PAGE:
Simply put, “dutching” is a type of betting strategy that allows you to make smart and safe wagers every time you lay a bet. While this method does not promise huge payouts, it does deliver consistent wins with little risk, just what every sports gambler is looking for. The story goes that the name “dutching” comes from the name of its creator, and apparently that would be none other than Al Capone’s right-hand man, Dutchy Schultz. Dutch had an accountant who was a math genius and the two developed the system in one afternoon at the track. A gambling system created by a mobster and an accountant? Well, that’s gotta be legit.
The connotations of history aside, dutching is a very sensible way to gamble. Dutching strategies are most commonly used to win at horse racing, but they are also applied to football, soccer, and many other types of sports, too. It’s a simple concept and theory, but one that you need to understand well before starting because it requires some practice to really nail down.
What is Dutching?
The simplest way to describe dutching is as a way of spreading your chances of winning. Basically, you make a number of bets on the same game or race which allow you to cover a range of different possibilities at the same time. Each of these bets is designed to pay out the same, and because of this, you know how much you will win no matter what the result is. In other cases, the potential win could vary greatly.
It’s a good approach for gamblers looking to eliminate as much risk as possible. For instance, there may be a horse race in which you are sure that one of two or three horses will win. This strategy cuts out the risk of choosing the wrong one from the selection. Unlike matched betting, this isn’t always a guaranteed way of winning every single time. If you bet on more than one horse, obviously, you’ve increased your chances of winning. However, you might also fail to choose the right horse. Dutchers cut out this risk by dutching the whole field. This means that they bet every horse. The profits will be lower when dutching, but there is never a risk of losing money.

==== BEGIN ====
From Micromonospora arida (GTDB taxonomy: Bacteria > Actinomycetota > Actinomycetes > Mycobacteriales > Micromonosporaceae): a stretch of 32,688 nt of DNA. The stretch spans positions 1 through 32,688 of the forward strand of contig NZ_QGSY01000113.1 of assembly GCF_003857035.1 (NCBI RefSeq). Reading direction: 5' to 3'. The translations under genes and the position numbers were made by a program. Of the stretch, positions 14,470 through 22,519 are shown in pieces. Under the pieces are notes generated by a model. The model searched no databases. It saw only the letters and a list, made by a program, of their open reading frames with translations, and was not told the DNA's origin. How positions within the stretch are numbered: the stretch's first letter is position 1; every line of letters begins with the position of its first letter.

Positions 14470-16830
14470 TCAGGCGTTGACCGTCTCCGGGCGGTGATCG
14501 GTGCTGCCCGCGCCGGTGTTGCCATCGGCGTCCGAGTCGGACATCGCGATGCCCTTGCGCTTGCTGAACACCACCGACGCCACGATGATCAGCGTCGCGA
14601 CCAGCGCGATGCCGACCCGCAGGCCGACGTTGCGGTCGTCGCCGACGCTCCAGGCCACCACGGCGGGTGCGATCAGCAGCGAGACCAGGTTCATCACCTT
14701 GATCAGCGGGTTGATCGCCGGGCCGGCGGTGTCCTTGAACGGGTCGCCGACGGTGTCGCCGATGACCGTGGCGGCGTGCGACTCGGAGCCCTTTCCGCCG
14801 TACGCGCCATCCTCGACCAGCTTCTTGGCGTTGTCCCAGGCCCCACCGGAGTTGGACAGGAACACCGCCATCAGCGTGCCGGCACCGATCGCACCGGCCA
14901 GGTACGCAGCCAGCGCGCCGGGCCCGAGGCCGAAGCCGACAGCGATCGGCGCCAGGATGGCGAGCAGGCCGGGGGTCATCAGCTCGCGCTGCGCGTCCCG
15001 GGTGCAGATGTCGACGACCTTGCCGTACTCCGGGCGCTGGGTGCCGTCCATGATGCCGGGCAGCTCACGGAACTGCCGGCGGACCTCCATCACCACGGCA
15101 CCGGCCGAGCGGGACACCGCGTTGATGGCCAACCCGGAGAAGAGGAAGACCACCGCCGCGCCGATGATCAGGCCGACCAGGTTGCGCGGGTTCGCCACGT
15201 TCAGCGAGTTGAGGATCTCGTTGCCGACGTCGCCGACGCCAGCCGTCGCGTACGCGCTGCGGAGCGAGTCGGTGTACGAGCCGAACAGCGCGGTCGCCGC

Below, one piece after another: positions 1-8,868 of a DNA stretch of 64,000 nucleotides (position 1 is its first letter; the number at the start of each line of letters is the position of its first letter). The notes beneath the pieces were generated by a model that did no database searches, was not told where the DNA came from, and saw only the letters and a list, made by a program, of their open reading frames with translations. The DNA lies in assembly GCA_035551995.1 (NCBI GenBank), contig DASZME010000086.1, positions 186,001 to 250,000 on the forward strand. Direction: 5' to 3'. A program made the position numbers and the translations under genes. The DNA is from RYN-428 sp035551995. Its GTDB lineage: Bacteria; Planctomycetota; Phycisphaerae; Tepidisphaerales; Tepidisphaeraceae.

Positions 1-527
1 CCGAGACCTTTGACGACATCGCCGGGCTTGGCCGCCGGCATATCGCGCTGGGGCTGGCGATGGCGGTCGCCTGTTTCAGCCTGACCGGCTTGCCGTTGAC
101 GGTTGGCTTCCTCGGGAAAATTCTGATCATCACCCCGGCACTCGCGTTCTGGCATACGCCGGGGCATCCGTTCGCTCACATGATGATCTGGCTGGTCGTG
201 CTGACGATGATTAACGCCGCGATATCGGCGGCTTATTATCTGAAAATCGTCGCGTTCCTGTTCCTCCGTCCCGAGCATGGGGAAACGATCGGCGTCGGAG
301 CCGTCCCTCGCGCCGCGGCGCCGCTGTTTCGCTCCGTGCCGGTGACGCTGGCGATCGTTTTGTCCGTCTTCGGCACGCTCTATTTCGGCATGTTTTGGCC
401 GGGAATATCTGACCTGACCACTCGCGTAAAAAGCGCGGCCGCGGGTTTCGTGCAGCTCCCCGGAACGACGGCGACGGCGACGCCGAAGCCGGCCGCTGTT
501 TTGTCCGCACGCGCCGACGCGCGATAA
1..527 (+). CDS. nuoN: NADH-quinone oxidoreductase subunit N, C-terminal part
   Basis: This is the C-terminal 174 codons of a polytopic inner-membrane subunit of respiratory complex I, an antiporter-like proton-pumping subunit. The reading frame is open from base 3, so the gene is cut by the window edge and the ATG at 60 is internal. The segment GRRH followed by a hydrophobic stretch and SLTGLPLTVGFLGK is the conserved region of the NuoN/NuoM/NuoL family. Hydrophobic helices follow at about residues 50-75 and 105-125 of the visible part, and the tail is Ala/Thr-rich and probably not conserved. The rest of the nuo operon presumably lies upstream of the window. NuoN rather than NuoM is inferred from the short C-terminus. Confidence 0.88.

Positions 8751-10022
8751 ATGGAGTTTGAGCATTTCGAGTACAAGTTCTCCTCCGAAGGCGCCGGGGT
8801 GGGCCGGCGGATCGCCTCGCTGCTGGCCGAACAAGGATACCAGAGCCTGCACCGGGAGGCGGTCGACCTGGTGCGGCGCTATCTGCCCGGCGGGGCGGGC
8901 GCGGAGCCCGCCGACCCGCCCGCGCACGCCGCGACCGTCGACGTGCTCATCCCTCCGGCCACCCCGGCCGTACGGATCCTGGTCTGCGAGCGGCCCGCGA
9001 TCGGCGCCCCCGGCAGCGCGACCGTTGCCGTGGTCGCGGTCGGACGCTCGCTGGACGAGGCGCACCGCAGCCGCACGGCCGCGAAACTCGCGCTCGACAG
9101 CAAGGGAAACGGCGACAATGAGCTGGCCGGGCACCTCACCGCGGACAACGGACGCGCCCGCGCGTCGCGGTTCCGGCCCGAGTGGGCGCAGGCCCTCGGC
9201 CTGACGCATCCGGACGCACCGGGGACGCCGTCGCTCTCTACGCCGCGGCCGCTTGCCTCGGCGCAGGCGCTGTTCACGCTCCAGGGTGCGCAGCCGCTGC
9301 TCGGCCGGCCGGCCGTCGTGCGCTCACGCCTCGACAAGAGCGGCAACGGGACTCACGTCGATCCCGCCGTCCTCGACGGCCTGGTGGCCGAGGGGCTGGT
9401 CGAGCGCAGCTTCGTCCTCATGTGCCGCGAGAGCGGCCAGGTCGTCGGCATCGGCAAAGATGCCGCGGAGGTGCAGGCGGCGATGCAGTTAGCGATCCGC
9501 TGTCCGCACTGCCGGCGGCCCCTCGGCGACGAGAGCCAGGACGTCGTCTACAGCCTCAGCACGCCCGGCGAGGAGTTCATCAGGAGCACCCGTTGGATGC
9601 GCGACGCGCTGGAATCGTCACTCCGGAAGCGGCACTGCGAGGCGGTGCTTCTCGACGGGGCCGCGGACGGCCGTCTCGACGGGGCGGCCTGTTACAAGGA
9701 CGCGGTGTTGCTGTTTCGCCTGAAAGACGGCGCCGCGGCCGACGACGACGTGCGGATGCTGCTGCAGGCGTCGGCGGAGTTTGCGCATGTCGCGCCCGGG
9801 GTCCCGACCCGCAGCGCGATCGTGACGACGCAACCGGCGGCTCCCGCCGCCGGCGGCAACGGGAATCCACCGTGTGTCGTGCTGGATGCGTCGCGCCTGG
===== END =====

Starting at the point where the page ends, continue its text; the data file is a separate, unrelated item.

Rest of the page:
Finding the right situation to bet on is crucial to this strategy. This is where experience and a little math come into play. Obviously, if you could win by betting on every horse in every race, life would be easy, and tracks would go out of business. Since this isn’t the case, only certain races or sporting events lend themselves to the dutching strategy, and identifying those races and sporting events is essential.
You’ll also need a range of sportsbooks that offer prices that make it worth your while. Remember, this is a slow and steady approach to making money, not a get rich quick scheme.. When you place a large number of wager to basically win one, you aren’t headed to a big pay out. However, it is a smart approach to lowering the risk of losing. And, of course, in this day and age, there’s an app for that. Identify bets by using dutching software and you won’t need to spend a lot of time searching the sportsbook for good numbers.
The calculations that you need to make for a dutching strategy can be a little complicated. If we start off with a simple example it is easier to get a grip on. Let’s imagine that there are two horses you want to bet on. Each has odds of 5/1 and you want to bet a total of $20. Here, you want to split the bet and put $10 on each of them. This way you’ll win $50 if either of them wins and your overall profit will be $30. This is a very simple example and still involves some risk.
However, this is the basic strategy because things will get more complicated if the bets you’re interested in have varying odds. In this case, you need to work out how much you need to bet on each to get the same return and this requires putting different stakes on each horse. It’s even more complicated when you want the dutch the whole field. Here, you need to know how much to bet on each horse. You will also need to divide out the bets over a number of sportsbooks to find the correct odds.
As mentioned, not every race is suitable for dutching. There is a risk in spending time trying to work out which races to bet on, which is a terrible waste of time. Fortunately, dutching calculators are readily available and easy to use. You begin with how much you want to gamble and then put the odds for each wager into the dutching calculator. This will work out the exact amount you’ll need to bet. The numbers add up quick but so do the profits so be sure to use a reliable dutching calculator and you’ll be on your way.